Using Set Actions to Drill Down from State to Zip Codes

Welcome back, friends! I was inspired by Bethany Lyons’ (@tablyze) presentation at #TC18, and how she built a 3-level map drilldown for Median Price for Properties sold in 2017-2018.

In her presentation, she didn’t really go into how it was built, but it was really a summary of the different use cases. Luckily, Craig Dewar has a pretty cool video on YouTube, walking you through the steps to recreate this. I give full credit to Craig.

The What?

If you don’t fully understand what we’re building, here’s a working gif:

ezgif.com-resize

In full disclosure, because some zip codes don’t fit into counties nicely, we need to do a little cleanup — AND because of this county boundaries aren’t going to look the same as we traditionally know them.

Getting Started

For this example, we need two files: a file of zip codes, and a state FIPS file.

1.) For the zip codes file, we are going to use the most recent file provided by the HUD USPS ZIP Code Crosswalk. For zips that cross over multiple counties, it has a ratio of residents, businesses, other and total. What I did was sort by tot_ratio descending (so you get the primary zip/county relationship) in Excel and then “Remove Duplicates.” You can either do that or just download the file here.

2.) In the zip/county, we don’t have state name. So we need to bring that in. You can find this file with a simple Google search, but it’s also on data.world here.

Into Tableau

Open up Tableau, and load your zip/county Excel file and your text file into a new datasource. The first two digits of the county FIPS code is the state FIPS code, so we’re going to  connect the files on a custom join calculation:

int(left([County],2)) = int([State Fips])

drilldown_map_9

 

On to sets!

1.) Once you are on your sheet, rename the field “County” to County FIPS (You don’t really have to do this, but it keeps my mind straight).

2.) Create a Hierarchy of State Name, County FIPS, and Zip, and rename it Location Hierarchy.

3.) Create a set of State Name, call it “Selected States” and pick a few.

4.) Next, we need to calculate how many states we have in our entire dataset. We need to put it in a level of detail calc to make sure we are counting over our dataset. Create a calculated field called “Number of States” with the following calculation:

{countd([State Name])}

5.) To work out the logic if we selected all the states or just some of them, create a “Selected State” calculated field:

if [Selected States] then [State Name] end

6.) Create another calculated field where we count the selected states, call it “Number of Selected States”:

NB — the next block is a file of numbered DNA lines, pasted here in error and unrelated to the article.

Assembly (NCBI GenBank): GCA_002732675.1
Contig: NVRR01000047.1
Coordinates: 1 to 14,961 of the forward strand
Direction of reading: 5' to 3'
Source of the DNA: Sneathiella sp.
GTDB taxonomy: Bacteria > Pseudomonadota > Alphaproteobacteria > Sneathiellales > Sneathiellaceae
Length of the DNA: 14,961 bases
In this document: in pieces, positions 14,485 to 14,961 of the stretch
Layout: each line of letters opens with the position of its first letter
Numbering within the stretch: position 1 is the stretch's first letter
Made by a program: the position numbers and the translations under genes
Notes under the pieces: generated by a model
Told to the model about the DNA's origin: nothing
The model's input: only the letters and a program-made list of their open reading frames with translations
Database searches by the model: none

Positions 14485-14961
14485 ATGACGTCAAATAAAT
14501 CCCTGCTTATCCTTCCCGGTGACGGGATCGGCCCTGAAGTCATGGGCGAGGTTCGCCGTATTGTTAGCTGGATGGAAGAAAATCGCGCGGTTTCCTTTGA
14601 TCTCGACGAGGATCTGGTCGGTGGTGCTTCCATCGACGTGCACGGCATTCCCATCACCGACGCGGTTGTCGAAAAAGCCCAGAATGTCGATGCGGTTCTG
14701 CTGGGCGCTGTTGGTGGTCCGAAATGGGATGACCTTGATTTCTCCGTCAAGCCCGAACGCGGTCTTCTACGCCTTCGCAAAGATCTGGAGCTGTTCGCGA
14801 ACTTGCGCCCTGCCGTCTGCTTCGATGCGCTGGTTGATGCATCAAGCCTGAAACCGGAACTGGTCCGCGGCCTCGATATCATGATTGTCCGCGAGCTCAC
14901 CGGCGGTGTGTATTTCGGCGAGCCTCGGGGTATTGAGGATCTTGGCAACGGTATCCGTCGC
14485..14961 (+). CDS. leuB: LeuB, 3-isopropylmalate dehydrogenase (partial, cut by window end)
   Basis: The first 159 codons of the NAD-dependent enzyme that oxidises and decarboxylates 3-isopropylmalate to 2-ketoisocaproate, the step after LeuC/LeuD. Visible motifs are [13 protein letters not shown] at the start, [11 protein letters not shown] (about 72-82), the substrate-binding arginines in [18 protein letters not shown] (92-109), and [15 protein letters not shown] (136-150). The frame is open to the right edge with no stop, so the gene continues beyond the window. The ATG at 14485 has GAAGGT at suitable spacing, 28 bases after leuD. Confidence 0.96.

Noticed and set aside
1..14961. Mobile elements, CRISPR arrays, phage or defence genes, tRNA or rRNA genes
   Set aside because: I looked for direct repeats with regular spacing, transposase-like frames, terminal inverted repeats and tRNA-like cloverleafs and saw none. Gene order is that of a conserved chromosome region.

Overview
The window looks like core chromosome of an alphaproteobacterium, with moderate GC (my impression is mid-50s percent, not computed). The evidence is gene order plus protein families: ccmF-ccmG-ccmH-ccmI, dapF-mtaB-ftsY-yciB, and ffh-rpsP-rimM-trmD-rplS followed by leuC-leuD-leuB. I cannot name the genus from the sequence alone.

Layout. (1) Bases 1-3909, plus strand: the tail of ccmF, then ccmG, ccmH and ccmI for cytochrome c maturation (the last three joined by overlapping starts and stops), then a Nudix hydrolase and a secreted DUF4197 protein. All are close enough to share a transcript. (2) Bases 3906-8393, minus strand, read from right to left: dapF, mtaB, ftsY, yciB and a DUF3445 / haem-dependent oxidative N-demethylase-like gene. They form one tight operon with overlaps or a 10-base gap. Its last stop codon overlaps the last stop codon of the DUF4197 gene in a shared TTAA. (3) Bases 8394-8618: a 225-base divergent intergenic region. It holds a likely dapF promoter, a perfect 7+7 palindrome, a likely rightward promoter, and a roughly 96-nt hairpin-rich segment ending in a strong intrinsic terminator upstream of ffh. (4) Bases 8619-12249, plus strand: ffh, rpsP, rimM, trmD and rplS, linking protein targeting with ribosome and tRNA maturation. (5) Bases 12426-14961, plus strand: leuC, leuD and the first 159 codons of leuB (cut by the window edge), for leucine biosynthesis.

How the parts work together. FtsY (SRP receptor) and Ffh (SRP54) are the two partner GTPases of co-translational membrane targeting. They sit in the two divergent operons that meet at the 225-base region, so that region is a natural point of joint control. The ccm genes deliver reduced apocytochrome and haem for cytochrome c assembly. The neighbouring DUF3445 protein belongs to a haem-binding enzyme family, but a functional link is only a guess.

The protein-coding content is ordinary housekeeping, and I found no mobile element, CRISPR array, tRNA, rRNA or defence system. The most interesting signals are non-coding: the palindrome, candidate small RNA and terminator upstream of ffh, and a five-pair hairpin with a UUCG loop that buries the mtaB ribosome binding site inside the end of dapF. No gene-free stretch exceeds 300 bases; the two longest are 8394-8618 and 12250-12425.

{countd([Selected State])}

7.) Create a “Show Counties” calculated field. This will be a boolean field (T/F), telling us when to show county instead of state.

[Number of Selected States]<[Number of States]

8.) Create a “Conditional County” calculated field. This will show the County FIPS, if Show Counties is true:

if [Show Counties] then [County FIPS] end

9.) Drag your Location hierarchy onto the Details mark, and it should populate the map. You can also drag your “Selected States” set onto color so you can see easily which ones are in or out of the set (for testing purposes). The mark type will be Automatic (a circle). That is fine for now.

10.) Create a new Set from of Conditional County called “Selected Conditional Counties”, and select a few (for testing purposes).

11.) Create a new calculated field called “Show Zip”. Essentially, you are making sure it is not null and it’s selected.

{max([Selected Conditional Counties])}
and
{countd([Selected Conditional Counties])}>1

12.) Create a new calculated field called “Filter Set”.

if [Show Zip] then [Selected Conditional Counties]
ELSEIF [Show Counties] then [Selected States]
else TRUE END

13.) Drag Filter Set to filters, and select True. You should see the few counties you selected in your “Selected Conditional Counties” set.

14.) Create a new calculated field called Geographic Mark:

if [Show Zip] then [Zip]
elseif [Show Counties] then [County FIPS]
else [State Name]
end

This is where the magic happens, and why the hierarchy we did in step 2 is really important.

15.) On your Geographic Mark calculated field, click on the Abc field to the left of it,  click Geographic Role > Create From > Zip.

drilldown_map_10

16.) Do the same process for State Name and County FIPS.

17.) Drag Conditional County, and Geographic Mark to the Detail mark type.

18.) Go into your Selected Conditional Counties and Select All. Do the same for Selected States, so you can see the whole country.

19.) Drag “Number of Records” to the Color mark type — and magically all of your circles turn to states!

Creating the set actions

1.) The first set action we will create is on Selected States.

Click on Worksheet > Actions > Add Actions > Change Set Values.

Rename it to Show Counties. Run Action on Select. Select your set, and Add all Values to Set.

drilldown_map_11

(This is the opposite action I usually do, but like anything in Tableau, there are multiple ways to solve the same problem.)

2.) Do the same for Selected Conditional Counties.

Now if you click on any state, you should have the drill down capability!

Here’s a link to the workbook on Tableau Public.

Happy vizzing (and mapping)!

-Paul

 

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